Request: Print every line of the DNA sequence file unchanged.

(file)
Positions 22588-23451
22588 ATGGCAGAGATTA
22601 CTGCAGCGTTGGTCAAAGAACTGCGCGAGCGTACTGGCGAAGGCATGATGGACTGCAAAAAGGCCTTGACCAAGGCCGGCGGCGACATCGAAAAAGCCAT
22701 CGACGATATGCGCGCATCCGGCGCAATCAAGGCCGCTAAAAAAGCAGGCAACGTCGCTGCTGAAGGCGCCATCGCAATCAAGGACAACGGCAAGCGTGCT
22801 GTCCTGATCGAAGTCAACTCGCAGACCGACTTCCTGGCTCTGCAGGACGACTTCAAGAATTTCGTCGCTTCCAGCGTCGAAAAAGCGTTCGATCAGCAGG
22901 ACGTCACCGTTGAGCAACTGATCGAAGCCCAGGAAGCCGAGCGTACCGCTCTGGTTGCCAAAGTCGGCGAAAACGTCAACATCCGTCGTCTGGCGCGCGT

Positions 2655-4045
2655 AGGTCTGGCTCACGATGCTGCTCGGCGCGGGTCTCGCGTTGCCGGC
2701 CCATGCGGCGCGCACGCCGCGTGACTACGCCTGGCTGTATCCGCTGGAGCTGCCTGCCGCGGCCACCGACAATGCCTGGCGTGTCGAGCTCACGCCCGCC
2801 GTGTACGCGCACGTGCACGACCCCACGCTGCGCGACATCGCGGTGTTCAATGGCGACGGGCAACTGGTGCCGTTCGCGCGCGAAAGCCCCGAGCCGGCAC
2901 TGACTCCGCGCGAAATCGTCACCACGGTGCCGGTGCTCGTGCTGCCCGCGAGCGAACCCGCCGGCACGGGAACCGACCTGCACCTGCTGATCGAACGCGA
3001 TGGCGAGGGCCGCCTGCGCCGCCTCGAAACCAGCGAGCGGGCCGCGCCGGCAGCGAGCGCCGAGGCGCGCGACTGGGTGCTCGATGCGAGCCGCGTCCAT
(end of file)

Positions 22588-23451
22588 ATGGCAGAGATTA
22601 CTGCAGCGTTGGTCAAAGAACTGCGCGAGCGTACTGGCGAAGGCATGATGGACTGCAAAAAGGCCTTGACCAAGGCCGGCGGCGACATCGAAAAAGCCAT
22701 CGACGATATGCGCGCATCCGGCGCAATCAAGGCCGCTAAAAAAGCAGGCAACGTCGCTGCTGAAGGCGCCATCGCAATCAAGGACAACGGCAAGCGTGCT
22801 GTCCTGATCGAAGTCAACTCGCAGACCGACTTCCTGGCTCTGCAGGACGACTTCAAGAATTTCGTCGCTTCCAGCGTCGAAAAAGCGTTCGATCAGCAGG
22901 ACGTCACCGTTGAGCAACTGATCGAAGCCCAGGAAGCCGAGCGTACCGCTCTGGTTGCCAAAGTCGGCGAAAACGTCAACATCCGTCGTCTGGCGCGCGT

Positions 2655-4045
2655 AGGTCTGGCTCACGATGCTGCTCGGCGCGGGTCTCGCGTTGCCGGC
2701 CCATGCGGCGCGCACGCCGCGTGACTACGCCTGGCTGTATCCGCTGGAGCTGCCTGCCGCGGCCACCGACAATGCCTGGCGTGTCGAGCTCACGCCCGCC
2801 GTGTACGCGCACGTGCACGACCCCACGCTGCGCGACATCGCGGTGTTCAATGGCGACGGGCAACTGGTGCCGTTCGCGCGCGAAAGCCCCGAGCCGGCAC
2901 TGACTCCGCGCGAAATCGTCACCACGGTGCCGGTGCTCGTGCTGCCCGCGAGCGAACCCGCCGGCACGGGAACCGACCTGCACCTGCTGATCGAACGCGA
3001 TGGCGAGGGCCGCCTGCGCCGCCTCGAAACCAGCGAGCGGGCCGCGCCGGCAGCGAGCGCCGAGGCGCGCGACTGGGTGCTCGATGCGAGCCGCGTCCAT